“We are so very proud of our Steel Owls orchestra,” Habtes said, excited as the band’s trolley passed by. “We really wanted to play some great music for Carnival,” she continued, “so I hope everyone enjoys it.”

Many schools spend months preparing their troupes and floupes for the parade. This year’s entries were outfitted in vivid colors – from iguana green to florescent pink and everything in between – that often represented some aspect of the local landscape.

The V.I. Montessori School and Peter Gruber International Academy had the crowd cheering early on with an entry titled “Unity Under the Sun.”

Montessori Director Norma Bolinger pointed to the large yellow sun that adorned the school’s float, saying it “was definitely in line with the Carnival theme this year.”

“We wanted to feature our sun and our school is going solar, which is why we also have solar panels up there.”

Hoping to show that the territory is a melting pot, the Montessori students wore Latin, African, Middle Eastern and Indian inspired costumes, while other students were dressed as local farmers and shimmering hibiscus flowers.

“We also wanted to express the diversity that we have in our school, on St. Thomas and globally,” Bolinger said.

The spectacular costumes won applause from many in the audience, including Gov. John deJongh Jr.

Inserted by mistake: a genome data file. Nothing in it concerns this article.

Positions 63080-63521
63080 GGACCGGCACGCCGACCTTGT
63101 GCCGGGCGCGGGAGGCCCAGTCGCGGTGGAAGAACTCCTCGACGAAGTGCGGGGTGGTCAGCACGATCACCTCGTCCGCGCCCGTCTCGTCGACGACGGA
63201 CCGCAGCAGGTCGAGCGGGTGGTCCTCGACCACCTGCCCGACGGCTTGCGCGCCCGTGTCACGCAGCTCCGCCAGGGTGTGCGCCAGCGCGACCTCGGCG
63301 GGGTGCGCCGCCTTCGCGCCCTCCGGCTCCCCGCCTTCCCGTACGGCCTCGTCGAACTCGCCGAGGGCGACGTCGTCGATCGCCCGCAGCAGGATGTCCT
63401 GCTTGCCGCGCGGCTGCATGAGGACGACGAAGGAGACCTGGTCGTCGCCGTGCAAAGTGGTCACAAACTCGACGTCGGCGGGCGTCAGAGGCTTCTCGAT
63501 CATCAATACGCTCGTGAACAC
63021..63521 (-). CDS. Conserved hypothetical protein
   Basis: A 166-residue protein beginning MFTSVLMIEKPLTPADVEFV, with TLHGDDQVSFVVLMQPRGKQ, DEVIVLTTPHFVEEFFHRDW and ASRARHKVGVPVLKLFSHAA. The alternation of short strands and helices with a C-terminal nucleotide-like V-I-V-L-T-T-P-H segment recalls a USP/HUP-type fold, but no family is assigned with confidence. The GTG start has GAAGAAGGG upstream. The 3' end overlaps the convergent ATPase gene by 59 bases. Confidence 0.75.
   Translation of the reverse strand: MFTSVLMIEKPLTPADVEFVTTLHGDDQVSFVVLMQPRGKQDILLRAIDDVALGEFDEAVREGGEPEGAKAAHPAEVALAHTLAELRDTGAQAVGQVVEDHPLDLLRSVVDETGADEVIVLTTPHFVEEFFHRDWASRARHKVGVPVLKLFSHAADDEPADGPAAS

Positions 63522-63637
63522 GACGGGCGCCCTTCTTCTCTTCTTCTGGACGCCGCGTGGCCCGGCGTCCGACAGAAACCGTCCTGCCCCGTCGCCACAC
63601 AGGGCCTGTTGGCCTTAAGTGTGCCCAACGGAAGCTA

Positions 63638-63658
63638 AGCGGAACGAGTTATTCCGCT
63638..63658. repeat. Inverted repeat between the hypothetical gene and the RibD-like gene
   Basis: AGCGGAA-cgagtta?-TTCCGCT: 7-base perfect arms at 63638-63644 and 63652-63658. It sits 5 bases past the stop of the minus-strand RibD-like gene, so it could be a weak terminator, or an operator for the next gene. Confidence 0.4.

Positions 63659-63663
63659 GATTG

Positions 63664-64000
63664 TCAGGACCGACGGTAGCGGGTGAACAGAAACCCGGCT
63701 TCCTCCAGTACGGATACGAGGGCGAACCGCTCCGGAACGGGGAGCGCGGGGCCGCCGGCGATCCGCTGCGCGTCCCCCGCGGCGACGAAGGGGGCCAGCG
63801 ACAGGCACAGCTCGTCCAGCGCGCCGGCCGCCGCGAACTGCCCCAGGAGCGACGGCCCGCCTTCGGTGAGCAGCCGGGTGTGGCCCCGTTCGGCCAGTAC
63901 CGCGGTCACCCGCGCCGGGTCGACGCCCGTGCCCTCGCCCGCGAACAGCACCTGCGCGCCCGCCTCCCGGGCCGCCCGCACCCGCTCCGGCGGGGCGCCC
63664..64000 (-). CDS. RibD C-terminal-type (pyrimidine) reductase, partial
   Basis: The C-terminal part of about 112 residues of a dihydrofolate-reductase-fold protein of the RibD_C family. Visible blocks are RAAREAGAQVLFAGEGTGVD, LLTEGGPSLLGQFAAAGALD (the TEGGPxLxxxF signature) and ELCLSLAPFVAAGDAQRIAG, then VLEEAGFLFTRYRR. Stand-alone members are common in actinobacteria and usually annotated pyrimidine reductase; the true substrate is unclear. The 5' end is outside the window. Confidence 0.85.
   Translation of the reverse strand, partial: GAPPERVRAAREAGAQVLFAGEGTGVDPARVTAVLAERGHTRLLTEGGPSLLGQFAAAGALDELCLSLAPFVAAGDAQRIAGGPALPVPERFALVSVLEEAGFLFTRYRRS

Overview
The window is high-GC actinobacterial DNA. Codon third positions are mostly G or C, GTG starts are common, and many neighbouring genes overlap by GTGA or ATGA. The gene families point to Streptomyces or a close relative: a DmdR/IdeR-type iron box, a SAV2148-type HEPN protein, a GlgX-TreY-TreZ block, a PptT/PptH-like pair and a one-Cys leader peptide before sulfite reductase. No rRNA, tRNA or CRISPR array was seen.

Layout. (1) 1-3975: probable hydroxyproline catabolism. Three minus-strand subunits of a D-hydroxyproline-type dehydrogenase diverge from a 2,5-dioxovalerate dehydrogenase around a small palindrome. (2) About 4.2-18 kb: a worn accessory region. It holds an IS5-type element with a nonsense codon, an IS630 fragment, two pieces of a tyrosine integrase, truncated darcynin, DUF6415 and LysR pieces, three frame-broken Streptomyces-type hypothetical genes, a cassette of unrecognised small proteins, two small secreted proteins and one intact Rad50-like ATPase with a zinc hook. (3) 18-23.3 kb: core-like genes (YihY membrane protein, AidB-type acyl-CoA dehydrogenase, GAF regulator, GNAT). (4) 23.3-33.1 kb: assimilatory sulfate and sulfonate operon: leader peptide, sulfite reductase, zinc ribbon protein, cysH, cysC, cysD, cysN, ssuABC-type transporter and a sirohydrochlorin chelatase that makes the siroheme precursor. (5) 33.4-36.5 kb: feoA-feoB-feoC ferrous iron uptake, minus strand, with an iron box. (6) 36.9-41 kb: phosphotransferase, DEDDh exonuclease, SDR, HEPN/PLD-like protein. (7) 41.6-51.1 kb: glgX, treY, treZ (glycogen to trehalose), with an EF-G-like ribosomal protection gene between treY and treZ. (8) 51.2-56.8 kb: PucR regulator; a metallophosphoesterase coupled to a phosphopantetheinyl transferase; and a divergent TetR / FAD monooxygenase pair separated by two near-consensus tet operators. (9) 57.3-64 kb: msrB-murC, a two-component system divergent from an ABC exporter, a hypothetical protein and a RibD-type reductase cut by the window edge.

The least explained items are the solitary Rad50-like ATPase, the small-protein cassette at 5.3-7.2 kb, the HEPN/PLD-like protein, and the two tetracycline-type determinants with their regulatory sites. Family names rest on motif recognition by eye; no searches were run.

“What I like about the Children’s Parade is two things: one, the mere fact that the young people are willing to just get out there and be themselves is tremendous; and two, the costumes, the brightness of the costumes and the choreography with the dances … I just think is great,” deJongh said.

“I love watching the bands go through, watching our grand marshal this year, King Yellow Man.” He continued, “It’s just a wonderful experience.”

DeJongh said that besides recent incidents – including shootings that broke out early Thursday and halted this year’s J’ouvert festivities – Carnival, on the whole, has been going well this year.

“My message to the community is to enjoy yourself,” the governor said. “Don’t stay home. Come out. Be with your friends and family and have a nice, safe time.”